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Bottle District

A giant Vess soda bottle, shown in a 2004 file photo, gave the Bottle District its name. Photo by Jerry Naunheim of the Post-Dispatch.

ST. LOUIS     An unusual thing happened Friday at City Hall: The Board of Aldermen put the brakes on a big-dollar development deal.

In a tight vote after an hour of debate, aldermen shot down a bill that would add the long-stalled Bottle District site into the redevelopment plan for Paul McKee's massive NorthSide Regeneration plan, and let McKee tap nearly $1.5 million in state tax credits.

The tally was close — six in favor, eight against, with 15 members either abstaining or not in the room — and the measure could be revived next week if one of the “no” votes changes their mind.

But for now, it stands as a rare rebuke of incentives for a high-profile project, the kind of thing that typically sails through the Aldermanic chamber with little dissent.

The opposition stems from concerns about the hurried nature of the bill.

Alderman Scott Oglivie pointed out that NorthSide's massive redevelopment plan — which the board passed in 2009 but has been hung up in lawsuits almost ever since — is due to go before the Missouri Supreme Court next month.

If he loses, McKee may have to repay some of the nearly $30 million in Distressed Areas Land Assemblage tax credits he's already received. So waiting for a resolution of that case might be wiser than helping him draw more, Oglivie said.

“Why do we have to do this now?” he said. “The real story is that McKee wanted to apply for land assemblage credits.”

But it was Alderman Freeman Bosley Sr. — whose 3rd Ward includes much of NorthSide's two-square-mile footprint, though not the Bottle District — who swayed several votes against the bill Friday.

He wanted to know the project's specifics, and asked that the bill be tabled until he could talk with McKee.

“No one has ever sat down with me and said what they were trying to do,” he said. “I don't see anything wrong with just holding this bill.”

The bill's sponsor, Alderman Tammika Hubbard, argued the move was an important step toward coordinating the two projects, redeveloping neighborhoods in her fifth ward just north of downtown, and bringing in much-needed jobs.

“I stand in support specifically of job creation,” she said.

And time is of the essence, said Alderman Fred Wessels. He said McKee needs the bill passed this year in order to get the tax credits, and city officials ought to support him.

“This is a high-risk project for the developer,” Wessels said. “If they can get some money from Jefferson City, I'm all for it.”

It is not unusual for complicated incentive packages to get a last-minute rush at the Board of Aldermen. In July, for instance, members were told that delaying tax breaks for Ballpark Village could jeopardize that entire project, by making it miss fast-approaching deadlines for state incentives. That measure passed 25-2.

In this case, the Bottle District bill is essentially a re-do of something the Aldermen passed in December, when McKee proposed buying the long-empty site north of the Edward Jones Dome from Clayco and developer Larry Chapman.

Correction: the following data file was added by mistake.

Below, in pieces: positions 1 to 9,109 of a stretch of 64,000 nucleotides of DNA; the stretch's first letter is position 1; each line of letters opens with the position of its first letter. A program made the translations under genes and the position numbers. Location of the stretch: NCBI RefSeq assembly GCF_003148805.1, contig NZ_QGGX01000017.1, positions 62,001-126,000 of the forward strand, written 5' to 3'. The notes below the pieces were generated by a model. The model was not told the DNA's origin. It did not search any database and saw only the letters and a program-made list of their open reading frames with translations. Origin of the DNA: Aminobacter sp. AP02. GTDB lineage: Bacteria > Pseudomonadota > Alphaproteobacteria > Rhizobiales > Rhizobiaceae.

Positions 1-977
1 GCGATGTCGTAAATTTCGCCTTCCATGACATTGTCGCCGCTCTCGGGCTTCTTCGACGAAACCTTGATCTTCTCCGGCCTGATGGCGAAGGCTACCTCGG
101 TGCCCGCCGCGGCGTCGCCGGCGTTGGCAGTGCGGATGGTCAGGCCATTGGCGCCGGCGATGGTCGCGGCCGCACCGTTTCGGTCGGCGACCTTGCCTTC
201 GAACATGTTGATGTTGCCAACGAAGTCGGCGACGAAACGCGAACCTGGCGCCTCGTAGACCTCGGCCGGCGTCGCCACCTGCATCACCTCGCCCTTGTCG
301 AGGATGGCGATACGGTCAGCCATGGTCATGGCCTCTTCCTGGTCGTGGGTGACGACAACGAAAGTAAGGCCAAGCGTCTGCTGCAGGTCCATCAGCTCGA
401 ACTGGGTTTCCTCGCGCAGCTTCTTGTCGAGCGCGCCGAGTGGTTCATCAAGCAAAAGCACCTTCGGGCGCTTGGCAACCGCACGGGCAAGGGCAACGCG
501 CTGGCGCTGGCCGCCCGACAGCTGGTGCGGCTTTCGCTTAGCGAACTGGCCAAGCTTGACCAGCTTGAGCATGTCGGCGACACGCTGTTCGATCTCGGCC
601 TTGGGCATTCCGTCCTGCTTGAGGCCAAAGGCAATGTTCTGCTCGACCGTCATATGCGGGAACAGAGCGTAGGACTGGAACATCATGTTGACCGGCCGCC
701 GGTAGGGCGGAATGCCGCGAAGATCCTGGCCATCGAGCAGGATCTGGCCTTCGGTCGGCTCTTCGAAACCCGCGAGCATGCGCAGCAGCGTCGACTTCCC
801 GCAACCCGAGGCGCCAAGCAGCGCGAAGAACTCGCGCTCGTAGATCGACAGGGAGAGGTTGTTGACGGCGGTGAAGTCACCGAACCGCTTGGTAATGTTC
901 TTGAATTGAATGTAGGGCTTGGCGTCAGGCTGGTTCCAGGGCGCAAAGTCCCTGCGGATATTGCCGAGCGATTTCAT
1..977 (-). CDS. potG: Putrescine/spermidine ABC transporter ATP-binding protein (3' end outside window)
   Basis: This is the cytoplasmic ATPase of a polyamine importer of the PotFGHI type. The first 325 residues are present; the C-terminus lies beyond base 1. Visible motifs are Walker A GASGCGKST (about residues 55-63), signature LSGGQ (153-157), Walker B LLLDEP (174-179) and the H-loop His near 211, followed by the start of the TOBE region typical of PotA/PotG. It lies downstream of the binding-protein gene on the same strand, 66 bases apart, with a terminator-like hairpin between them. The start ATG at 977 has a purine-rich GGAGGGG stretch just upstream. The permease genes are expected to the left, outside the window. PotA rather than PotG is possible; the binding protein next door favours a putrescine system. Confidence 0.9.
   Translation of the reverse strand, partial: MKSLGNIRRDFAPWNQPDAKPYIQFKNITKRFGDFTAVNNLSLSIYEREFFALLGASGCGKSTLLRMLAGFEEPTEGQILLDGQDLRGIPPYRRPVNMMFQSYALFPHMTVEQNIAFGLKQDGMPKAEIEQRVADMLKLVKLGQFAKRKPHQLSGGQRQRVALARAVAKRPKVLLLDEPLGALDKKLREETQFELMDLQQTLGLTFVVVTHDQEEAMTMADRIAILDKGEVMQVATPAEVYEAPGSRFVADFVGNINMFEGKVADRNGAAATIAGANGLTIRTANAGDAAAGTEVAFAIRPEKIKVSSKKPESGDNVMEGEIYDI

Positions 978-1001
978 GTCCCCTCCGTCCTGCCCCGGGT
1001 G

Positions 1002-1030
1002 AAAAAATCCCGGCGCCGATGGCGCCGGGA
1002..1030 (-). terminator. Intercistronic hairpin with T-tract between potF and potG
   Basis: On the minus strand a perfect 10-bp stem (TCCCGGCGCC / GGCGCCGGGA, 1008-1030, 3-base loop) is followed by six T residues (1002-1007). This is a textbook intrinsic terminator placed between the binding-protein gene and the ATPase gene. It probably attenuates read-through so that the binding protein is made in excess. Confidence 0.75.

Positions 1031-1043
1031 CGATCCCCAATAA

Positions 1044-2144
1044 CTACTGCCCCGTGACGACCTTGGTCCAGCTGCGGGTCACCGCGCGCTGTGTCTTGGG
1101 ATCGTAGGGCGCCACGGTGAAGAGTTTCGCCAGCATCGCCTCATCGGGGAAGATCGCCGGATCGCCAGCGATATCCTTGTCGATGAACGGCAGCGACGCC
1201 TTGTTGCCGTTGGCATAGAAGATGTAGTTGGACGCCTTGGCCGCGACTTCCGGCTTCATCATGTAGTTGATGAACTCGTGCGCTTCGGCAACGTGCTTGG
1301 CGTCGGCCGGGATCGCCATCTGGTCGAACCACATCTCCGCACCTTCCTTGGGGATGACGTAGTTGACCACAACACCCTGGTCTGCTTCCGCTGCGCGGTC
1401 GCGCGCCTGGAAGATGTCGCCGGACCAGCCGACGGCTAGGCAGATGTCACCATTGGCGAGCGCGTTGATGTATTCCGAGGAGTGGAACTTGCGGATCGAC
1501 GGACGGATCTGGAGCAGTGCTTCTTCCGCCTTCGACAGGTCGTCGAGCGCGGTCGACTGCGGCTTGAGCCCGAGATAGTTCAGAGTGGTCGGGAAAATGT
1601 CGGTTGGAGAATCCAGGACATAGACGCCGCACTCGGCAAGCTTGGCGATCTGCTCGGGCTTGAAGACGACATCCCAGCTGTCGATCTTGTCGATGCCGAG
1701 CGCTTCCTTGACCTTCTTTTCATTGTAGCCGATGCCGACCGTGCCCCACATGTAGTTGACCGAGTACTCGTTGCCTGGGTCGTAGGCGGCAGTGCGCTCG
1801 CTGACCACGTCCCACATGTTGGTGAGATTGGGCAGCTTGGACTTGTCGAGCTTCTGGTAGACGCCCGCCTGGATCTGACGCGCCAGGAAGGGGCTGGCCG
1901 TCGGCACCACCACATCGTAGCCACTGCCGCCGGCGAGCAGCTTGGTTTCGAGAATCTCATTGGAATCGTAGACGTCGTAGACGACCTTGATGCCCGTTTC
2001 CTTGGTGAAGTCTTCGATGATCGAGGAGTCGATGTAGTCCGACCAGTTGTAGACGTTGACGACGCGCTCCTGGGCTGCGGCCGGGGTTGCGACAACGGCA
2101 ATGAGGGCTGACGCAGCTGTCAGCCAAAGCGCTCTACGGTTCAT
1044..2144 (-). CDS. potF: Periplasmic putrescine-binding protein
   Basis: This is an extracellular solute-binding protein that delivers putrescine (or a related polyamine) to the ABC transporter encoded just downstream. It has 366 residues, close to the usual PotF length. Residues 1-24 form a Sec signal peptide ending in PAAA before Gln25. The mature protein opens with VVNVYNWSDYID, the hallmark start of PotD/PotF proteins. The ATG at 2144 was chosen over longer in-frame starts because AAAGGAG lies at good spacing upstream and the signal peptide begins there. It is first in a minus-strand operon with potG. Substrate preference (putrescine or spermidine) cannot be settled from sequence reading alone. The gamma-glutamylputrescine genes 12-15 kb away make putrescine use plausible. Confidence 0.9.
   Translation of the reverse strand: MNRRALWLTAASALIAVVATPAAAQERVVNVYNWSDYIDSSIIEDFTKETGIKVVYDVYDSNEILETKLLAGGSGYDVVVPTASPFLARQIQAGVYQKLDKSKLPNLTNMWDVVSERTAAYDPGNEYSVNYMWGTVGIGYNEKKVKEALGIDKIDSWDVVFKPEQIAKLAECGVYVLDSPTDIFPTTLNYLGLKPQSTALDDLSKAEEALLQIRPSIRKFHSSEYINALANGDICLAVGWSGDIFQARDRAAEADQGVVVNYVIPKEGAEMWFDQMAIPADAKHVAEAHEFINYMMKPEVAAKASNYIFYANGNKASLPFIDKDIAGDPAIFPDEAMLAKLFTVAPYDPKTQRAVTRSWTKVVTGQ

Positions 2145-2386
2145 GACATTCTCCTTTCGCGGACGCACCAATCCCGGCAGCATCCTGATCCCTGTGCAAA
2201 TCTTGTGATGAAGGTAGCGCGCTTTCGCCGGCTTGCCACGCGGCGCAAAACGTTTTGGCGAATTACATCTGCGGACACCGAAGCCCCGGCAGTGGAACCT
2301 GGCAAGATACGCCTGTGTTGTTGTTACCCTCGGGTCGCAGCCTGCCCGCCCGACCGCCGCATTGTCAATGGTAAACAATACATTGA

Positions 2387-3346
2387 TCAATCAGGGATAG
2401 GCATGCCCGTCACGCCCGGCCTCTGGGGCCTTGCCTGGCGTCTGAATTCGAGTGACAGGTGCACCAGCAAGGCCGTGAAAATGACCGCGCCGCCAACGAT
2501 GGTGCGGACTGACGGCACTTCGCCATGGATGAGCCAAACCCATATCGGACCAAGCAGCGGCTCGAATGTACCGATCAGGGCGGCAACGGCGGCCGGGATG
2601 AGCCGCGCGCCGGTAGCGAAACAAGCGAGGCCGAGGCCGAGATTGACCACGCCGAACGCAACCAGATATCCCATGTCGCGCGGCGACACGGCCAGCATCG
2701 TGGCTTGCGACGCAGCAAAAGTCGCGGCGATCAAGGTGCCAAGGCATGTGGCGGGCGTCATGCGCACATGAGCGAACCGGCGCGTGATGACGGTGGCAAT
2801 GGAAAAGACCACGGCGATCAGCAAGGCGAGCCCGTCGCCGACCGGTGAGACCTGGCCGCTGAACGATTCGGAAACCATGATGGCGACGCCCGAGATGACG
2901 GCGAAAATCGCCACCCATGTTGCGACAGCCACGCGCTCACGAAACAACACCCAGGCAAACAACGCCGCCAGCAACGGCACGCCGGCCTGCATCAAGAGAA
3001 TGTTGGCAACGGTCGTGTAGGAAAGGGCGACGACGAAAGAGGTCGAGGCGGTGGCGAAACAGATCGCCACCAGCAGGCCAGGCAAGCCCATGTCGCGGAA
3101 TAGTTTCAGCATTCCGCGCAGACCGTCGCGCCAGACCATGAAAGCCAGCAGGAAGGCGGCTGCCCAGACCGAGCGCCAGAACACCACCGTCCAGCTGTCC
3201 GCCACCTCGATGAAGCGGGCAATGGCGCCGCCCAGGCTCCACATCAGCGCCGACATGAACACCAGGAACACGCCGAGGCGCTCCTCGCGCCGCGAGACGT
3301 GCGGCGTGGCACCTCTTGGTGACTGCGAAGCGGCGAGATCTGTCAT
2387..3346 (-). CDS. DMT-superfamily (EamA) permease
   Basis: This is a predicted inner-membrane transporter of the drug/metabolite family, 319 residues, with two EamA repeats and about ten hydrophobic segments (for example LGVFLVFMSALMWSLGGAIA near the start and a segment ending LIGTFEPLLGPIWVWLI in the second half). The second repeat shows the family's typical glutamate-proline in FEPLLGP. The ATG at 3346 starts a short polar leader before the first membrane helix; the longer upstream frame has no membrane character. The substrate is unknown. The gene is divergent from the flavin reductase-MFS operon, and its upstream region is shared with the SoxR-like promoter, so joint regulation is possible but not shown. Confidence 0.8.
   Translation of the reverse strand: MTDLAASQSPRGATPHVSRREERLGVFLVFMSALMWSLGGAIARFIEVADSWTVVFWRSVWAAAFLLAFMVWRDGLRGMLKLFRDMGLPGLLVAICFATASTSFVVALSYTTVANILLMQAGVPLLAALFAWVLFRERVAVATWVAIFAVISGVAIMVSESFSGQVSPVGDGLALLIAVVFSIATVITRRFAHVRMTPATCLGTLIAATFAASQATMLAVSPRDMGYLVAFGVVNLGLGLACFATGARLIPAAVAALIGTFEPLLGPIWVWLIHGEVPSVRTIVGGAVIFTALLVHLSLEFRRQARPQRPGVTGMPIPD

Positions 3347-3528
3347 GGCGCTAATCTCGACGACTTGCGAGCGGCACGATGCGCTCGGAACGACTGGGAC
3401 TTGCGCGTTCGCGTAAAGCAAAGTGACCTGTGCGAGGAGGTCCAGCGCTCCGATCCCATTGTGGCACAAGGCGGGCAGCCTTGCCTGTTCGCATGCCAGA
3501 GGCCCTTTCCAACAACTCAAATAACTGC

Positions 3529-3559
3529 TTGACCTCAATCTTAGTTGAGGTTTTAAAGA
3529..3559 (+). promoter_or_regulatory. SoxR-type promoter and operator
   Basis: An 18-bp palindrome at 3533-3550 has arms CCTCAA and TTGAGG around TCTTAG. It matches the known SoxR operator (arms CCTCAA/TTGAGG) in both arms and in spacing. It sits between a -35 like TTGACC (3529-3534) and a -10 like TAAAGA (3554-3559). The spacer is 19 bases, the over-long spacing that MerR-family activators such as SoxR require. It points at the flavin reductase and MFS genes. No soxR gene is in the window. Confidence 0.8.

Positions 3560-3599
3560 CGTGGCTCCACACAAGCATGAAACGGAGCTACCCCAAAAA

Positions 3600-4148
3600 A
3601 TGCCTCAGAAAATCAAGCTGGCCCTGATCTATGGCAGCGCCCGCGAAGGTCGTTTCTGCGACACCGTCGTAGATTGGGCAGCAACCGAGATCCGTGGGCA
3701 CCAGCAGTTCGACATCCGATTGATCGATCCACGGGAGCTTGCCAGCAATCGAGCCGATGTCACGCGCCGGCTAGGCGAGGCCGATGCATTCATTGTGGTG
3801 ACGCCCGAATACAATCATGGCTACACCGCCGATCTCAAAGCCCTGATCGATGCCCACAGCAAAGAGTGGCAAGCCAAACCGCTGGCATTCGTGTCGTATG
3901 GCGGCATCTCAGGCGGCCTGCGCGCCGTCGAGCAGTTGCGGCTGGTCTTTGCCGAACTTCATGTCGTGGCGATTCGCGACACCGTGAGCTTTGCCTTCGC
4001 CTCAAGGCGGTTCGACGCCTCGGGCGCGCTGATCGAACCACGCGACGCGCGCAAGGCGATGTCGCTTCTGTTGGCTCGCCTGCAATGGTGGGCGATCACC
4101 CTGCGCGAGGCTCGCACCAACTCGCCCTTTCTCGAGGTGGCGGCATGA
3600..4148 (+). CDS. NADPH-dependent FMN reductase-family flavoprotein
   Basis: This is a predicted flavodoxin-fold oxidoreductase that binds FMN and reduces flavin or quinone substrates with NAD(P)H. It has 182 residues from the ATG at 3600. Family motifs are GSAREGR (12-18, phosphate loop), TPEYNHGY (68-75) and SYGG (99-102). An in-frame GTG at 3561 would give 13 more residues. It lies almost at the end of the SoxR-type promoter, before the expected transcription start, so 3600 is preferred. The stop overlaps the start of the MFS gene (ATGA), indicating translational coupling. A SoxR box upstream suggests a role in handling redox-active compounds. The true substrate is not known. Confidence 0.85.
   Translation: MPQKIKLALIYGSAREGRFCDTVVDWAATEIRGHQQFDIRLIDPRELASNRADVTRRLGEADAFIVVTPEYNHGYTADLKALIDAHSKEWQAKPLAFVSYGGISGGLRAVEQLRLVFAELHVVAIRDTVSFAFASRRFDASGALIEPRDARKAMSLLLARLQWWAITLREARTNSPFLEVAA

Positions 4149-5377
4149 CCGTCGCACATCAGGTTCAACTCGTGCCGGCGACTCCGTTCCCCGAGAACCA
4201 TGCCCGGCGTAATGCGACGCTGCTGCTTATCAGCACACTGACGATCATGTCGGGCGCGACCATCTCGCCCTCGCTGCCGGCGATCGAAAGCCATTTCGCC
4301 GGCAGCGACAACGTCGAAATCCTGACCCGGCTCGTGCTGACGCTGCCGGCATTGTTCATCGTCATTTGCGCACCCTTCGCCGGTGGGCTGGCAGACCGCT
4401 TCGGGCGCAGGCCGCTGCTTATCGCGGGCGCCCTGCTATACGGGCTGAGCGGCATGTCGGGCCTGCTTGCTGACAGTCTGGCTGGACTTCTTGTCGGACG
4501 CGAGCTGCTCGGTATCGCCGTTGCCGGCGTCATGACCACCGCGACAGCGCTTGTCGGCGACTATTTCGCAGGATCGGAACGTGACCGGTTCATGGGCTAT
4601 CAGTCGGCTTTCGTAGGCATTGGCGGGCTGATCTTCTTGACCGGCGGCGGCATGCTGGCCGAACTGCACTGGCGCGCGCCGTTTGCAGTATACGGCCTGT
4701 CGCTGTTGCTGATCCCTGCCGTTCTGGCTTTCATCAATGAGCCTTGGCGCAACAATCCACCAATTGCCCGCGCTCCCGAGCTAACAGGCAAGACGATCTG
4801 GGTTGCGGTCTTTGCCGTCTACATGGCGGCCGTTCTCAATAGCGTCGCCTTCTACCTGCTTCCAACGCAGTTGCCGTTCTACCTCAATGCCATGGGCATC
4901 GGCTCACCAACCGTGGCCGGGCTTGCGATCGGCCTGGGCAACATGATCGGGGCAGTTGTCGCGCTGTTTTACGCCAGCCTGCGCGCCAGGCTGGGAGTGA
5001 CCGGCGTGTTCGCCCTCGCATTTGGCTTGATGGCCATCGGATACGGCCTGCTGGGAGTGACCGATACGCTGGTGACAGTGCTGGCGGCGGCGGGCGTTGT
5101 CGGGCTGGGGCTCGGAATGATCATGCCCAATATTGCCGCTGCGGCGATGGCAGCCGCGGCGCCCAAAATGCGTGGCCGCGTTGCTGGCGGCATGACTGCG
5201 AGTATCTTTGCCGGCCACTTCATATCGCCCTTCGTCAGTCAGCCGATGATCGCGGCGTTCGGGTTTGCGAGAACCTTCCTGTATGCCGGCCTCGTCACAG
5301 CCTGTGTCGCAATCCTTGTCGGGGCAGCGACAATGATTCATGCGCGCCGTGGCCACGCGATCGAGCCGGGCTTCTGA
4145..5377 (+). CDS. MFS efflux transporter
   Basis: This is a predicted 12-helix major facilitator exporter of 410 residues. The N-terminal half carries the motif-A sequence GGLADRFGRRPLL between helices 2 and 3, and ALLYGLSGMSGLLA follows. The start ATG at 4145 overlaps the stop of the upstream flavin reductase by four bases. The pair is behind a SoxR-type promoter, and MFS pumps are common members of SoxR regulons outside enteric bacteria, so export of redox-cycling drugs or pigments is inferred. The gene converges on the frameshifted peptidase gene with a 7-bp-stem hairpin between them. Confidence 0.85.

After closing on the $12 million purchase, McKee applied for state land assemblage tax credits, which reimburse him for some of the cost of buying land for NorthSide. But the Missouri Department of Economic Development told him the Bottle District had to be part of the NorthSide plan to qualify.

“This is a lot of i-dotting and t-crossing,” said Chapman, who called in response to questions e-mailed to McKee. “We're trying to make sure this will be satisfactory to the state.”

As for the urgency, Chapman pointed to that old developers' adage: time is money. McKee has used most of the nearly $30 million he has collected in Distressed Areas credits to pay down debt, and the longer he carries loans, the more interest he's paying.

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And unless those loans get paid down, Chapman said, it'll be hard to make anything happen at the Bottle District.

“Until the tax credits come in there's nothing we can do,” he said. “We've got some cost hills we cannot overcome.”

They may get another chance.

The bill can be revived next week, if one of the aldermen who voted “No” asks for the board to reconsider its vote. Then it would take 15 votes to put the measure back on the aldermen's agenda. Hubbard said she was confident she could change some minds in the next few days.

“I don't think it was skepticism” about the project that led to “no” votes, she said after the meeting. “I think there were some procedural concerns within the board. I believe we'll work them out, and I believe the bill will pass.”

Still, it was made clear during the meeting that, for some, even next week is far too early.

Wessels had argued that the upcoming Supreme Court decision, which could force a full re-working of NorthSide's development plan, is McKee's problem, not the city's.

But Oglivie pointed out that the developer controls two square miles of the near North Side, owns thousands of properties, and has dominated the development agenda for years now.

“McKee's problems,” he said, “are our problems.”

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